But if we can spot that pause and head tilt, we can swoop in with a distraction before the slow-motion drop. At least that will save us from ONE MORE bath!

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Andria Kennedy

Andria Kennedy

Andria grew up in a pet-friendly household. On weekends, the family made trips to zoos and aquariums in the area. So it wasn’t a surprise when she gravitated toward a career with animals.

After six years working among the background operations at the Philadelphia Zoo, she gained a unique insight into the veterinary world. The vet staff provided her first lessons in terminology, the identification of medical equipment, and glimpses of radiographs (x-rays). She also enjoyed plenty of opportunities to talk with everyone, including the veterinary technicians. And they offered an alternative for someone NOT interested in surgical pathways: Namely, their course of study.

Andria enrolled at Harcum College. Philadelphia boasts two programs for vet techs, but only Harcum works with the Ryan Veterinary Hospital and New Bolton Center (University of Pennsylvania’s small and large animal facilities, respectively). Harcum’s vet tech students receive six months of hands-on teaching and experience alongside Penn’s vet students.

With the opportunities and connections available with one of the top veterinary schools, the decision was easy for her to make.

New Bolton Center: Large Animal Medicine
Andria ended up trudging through snow up to the knee and shivering in subzero temperatures during her winter semester, but she wasn’t disappointed with her choice. New Bolton provided a thorough grounding in large animal medicine. A horse-lover as a child, the experience renewed those old emotions.

And a few memories stood out and remained to this day:

  • Standing alongside a Clydesdale and feeling TINY
  • Holding the reins of a horse galloping at top speed on a treadmill
  • Nursing tiny foals through the first days of their life

Ryan Veterinary Hospital: Small Animal Medicine
Veterinary students can legally work at a practice while studying. Andria took advantage of the opportunity, gaining “real life” experience while attending class. It provided a slight advantage when she entered her three months at the small animal hospital.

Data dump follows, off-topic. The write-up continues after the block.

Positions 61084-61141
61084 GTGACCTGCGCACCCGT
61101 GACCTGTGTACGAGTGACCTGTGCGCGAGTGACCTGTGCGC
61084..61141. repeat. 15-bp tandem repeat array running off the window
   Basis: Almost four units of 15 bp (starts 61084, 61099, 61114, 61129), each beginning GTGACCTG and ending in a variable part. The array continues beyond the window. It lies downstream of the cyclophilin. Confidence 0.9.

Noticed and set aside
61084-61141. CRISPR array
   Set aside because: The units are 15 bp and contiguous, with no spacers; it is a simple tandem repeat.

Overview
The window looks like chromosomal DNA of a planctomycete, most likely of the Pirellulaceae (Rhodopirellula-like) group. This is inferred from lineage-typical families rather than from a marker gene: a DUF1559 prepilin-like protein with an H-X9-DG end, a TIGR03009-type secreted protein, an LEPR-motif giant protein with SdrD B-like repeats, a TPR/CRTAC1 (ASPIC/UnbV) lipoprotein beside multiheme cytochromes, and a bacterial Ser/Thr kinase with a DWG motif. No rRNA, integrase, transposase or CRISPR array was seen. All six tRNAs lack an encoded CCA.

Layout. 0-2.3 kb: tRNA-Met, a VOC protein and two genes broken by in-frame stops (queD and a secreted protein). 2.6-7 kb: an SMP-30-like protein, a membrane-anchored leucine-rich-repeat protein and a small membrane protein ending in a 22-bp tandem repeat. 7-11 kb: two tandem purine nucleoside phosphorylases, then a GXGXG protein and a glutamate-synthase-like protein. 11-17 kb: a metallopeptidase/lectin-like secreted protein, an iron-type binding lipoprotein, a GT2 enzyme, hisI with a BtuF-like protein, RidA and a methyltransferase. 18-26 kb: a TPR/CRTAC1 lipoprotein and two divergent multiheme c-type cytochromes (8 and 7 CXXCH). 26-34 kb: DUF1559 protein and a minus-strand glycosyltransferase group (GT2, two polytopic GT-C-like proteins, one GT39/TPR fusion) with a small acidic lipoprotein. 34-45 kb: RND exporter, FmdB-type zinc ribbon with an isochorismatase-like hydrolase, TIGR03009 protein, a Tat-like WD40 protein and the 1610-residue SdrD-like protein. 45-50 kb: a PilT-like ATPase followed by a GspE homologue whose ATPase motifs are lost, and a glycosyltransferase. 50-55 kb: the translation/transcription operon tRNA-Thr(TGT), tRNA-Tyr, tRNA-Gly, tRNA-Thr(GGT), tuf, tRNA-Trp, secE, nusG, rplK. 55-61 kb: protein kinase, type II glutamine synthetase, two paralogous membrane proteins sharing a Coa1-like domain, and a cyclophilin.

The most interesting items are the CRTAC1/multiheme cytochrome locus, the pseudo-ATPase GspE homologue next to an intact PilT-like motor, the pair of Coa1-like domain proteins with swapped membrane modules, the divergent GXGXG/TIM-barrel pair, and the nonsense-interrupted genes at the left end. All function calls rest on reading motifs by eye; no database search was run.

However, as Ryan Veterinary Hospital offers treatments unique to the veterinary community, she continued to gain valuable experience. For instance, she spent a day working alongside their Chemo Team. The positivity of everyone she encountered – staff, clients, and patients alike – left a lasting impression.

Additional standout moments included:

  • An afternoon spent with the head of the feline kidney transplant program
  • A day serving as the anesthesia technician in their new radiation unit
  • Recognizing a radiograph of a giant elephant shrew (applying her previous zoo knowledge)

Emergency/ICU Veterinary Technician
Accompanying her Associate of Science in Veterinary Technology, Andria received a passing score on the Veterinary Technician National Exam (VTNE). The two led to her certification/license as a veterinary technician – first in Pennsylvania (CVT) and later in Virginia (LVT).

Emergency medicine appealed to her from the beginning. The flux of ailments, injuries, and even species kept her mind sharp at all times. The knowledge required to handle cats, dogs, exotics, and even wildlife is highest in an ICU setting. When a vet tech never knows the patient’s stability coming back to the treatment area, skills and the ability to respond in an instant always stay in peak shape.

With treatments evolving at a constant basis, Andria sought out the best Continuing Education opportunities. She attended the International Veterinary Emergency and Critical Care Society (IVECCS) Conference whenever possible. This allowed her to discuss the latest wound treatments, medications, and advancements in diet formulations.

Cardiology Veterinary Technician
With the increased knowledge and experience, Andria noticed gaps in her abilities. Her grasp of cardiology remained at the basic level. She wanted to boost her skills and understanding as much as possible, improving her patient care. When an opportunity within the practice arose to move into the cardiology department, she accepted.

She sharpened her ability to read ECGs, recognizing arrhythmias of every type. Speaking with the cardiologist, she learned to read echocardiograms, picking out the most common disease processes. And, courtesy of her position in the department, she took in everything she could regarding the grain-free diet concern.

And throughout her ten-year career, she built her store of client interactions. She learned stories of heartbreak and hope. In the middle of the night, she shared touching and humorous conversations. Every moment taught her to engage with people. And the skill blended into her writing ability, capturing the interest of pet-lovers everywhere.

Check out Andria’s LinkedIn here